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What is this channel for?
30 January 2007

Channel Four logo

Sarita Malik questions the status of Channel Four's original remit after the Celebrity Big Brother furore

Now that we can begin to look back at 2007’s Celebrity Big Brother with the benefit of hindsight, the major upshot – aside from a surefire boost to Shilpa Shetty’s international career following her win – will be the critical attention paid to Channel 4’s role. CBB is on course to draw more complaints (currently over 40,000) than any other programme in British television history. With Channel 4 chairman Luke Johnson saying there will be an inquiry into the ‘editorial and compliance processes that support’ the programme, questions are being asked about exactly where the channel, currently lobbying for government money, draws its boundaries of expediency.

a unique conception of public service broadcasting was promised

When a major academic conference assessing Channel 4’s 25-year history takes place later this year, one of the more interesting presentations might consider the relationship between the CBB furore and Channel 4’s original remit for ethnic minority representation. As the only channel set up with a dedicated multicultural programmes department and commissioning editor, a unique conception of public service broadcasting was promised.

When that specialist department was shut down in 2002, Channel 4 declared that the real future of ethnic minority representation was in mainstream programming. At the time it could hardly have anticipated a more bizarre validation of ‘mainstreaming multiculturalism’ than the recent ‘race row’. Minority representation, yes. Mainstream, yes. But the international spotlight and copious complaints to their regulator about alleged racist bullying could hardly have been part of that vision.

And yet one doubts that many of those who took offence at CBB did so primarily because they felt betrayed by what has traditionally been perceived as the most ‘minority-friendly’ terrestrial channel. If so, why did they not protest as loudly when targeted multicultural spaces were axed? Or did they believe that the ‘new multiculturalism’ and plan to ‘go mainstream’, as Channel 4 executives spun it, was based on cultural intelligence rather than commercial pressure?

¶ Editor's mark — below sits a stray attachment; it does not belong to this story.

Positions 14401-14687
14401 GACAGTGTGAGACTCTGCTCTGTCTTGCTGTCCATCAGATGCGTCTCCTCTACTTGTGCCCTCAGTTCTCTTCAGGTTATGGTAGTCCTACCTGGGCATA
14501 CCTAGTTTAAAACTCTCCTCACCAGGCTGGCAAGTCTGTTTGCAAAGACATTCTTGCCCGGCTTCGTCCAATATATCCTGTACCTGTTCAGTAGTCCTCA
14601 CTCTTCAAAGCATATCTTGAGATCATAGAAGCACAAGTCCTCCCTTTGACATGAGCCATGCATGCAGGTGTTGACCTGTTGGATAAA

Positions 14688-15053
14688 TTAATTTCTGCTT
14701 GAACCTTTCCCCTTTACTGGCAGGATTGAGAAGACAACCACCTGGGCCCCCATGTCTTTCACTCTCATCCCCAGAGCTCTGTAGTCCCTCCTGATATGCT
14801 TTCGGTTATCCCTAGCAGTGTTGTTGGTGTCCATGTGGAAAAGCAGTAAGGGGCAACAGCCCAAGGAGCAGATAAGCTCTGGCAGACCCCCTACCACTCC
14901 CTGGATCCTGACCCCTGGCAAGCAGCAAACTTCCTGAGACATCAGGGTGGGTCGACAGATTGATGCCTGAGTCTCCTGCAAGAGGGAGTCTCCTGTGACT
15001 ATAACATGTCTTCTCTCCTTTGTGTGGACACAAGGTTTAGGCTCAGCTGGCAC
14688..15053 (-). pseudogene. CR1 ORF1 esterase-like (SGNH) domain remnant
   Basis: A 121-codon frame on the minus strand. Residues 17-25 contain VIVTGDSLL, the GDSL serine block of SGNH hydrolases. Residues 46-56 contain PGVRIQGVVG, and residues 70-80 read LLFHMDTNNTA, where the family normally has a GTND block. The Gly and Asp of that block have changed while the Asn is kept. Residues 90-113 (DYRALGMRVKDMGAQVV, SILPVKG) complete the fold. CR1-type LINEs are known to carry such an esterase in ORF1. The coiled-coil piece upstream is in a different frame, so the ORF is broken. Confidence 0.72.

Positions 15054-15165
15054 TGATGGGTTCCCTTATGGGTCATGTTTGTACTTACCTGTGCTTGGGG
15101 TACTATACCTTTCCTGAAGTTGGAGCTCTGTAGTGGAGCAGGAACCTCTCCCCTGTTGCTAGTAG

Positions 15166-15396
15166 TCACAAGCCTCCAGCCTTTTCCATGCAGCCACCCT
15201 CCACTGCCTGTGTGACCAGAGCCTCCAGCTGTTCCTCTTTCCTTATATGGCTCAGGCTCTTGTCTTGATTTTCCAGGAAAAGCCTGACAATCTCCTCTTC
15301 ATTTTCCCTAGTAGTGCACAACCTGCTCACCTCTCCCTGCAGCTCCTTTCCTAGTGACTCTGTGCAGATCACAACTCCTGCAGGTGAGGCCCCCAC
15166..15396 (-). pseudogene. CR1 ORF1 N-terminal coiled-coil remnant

What about Channel 4’s continuing strategic pledge to cultural and other diversity (‘it lies at the heart of our remit’), which the rest of Europe and the world have long recognised as a perfect model of diversity-aware media? Perhaps the introduction to Channel 4’s Statement of Promises sheds some light: ‘The Channel needs commercial success in order to fund projects of ambition and risk and to support the range and diversity of its suppliers.’ If the handling of CBB was a means to an end, then big questions need to be asked.

The Big Brother brand is Channel 4’s largest money-earner, and accounts for approximately 10 per cent of its revenue

The viewing figures for CBB plummeted to below 3 million in the first week and gradually rose in tandem with the media focus and complaints, peaking at 8.8 million on the evening of the carefully stage-managed eviction of Jade Goody. The Big Brother brand is Channel 4’s largest money-earner, and accounts for approximately 10 per cent of its revenue. So did Channel 4 prioritise commercial success over its diversity mantra? Did it maximise profits by maximising conflict? Was it, as Tessa Jowell suggested, ‘racism being presented as entertainment’, and if so, at what cost?

More fundamentally, can a broadcaster that claims to champion diversity afford to take such a sluggish response to criticisms of racism, and manage any potential fallout so clumsily? How could it be that viewers were rapidly taking offence several days before the climactic ‘stock-cube showdown’, yet Channel 4 stayed quiet? (Stranger still because Channel 4 was already in some trouble with Ofcom for not intervening during a ‘distressing’ incident in 2004’s Big Brother.)

Or was there, in fact, an intention by Channel 4 to expose the real face of prejudice in our midst? But would any other institution (the police-force or a university perhaps) sustain a target-busting employee if they had also demonstrated bullying tendencies? Should racism or bullying – or indeed racist bullying – be buttressed or left uninterrupted on TV any more than it should elsewhere in society? Such ambiguities sit oddly alongside the organisation’s cultural diversity, and indeed public service, remit.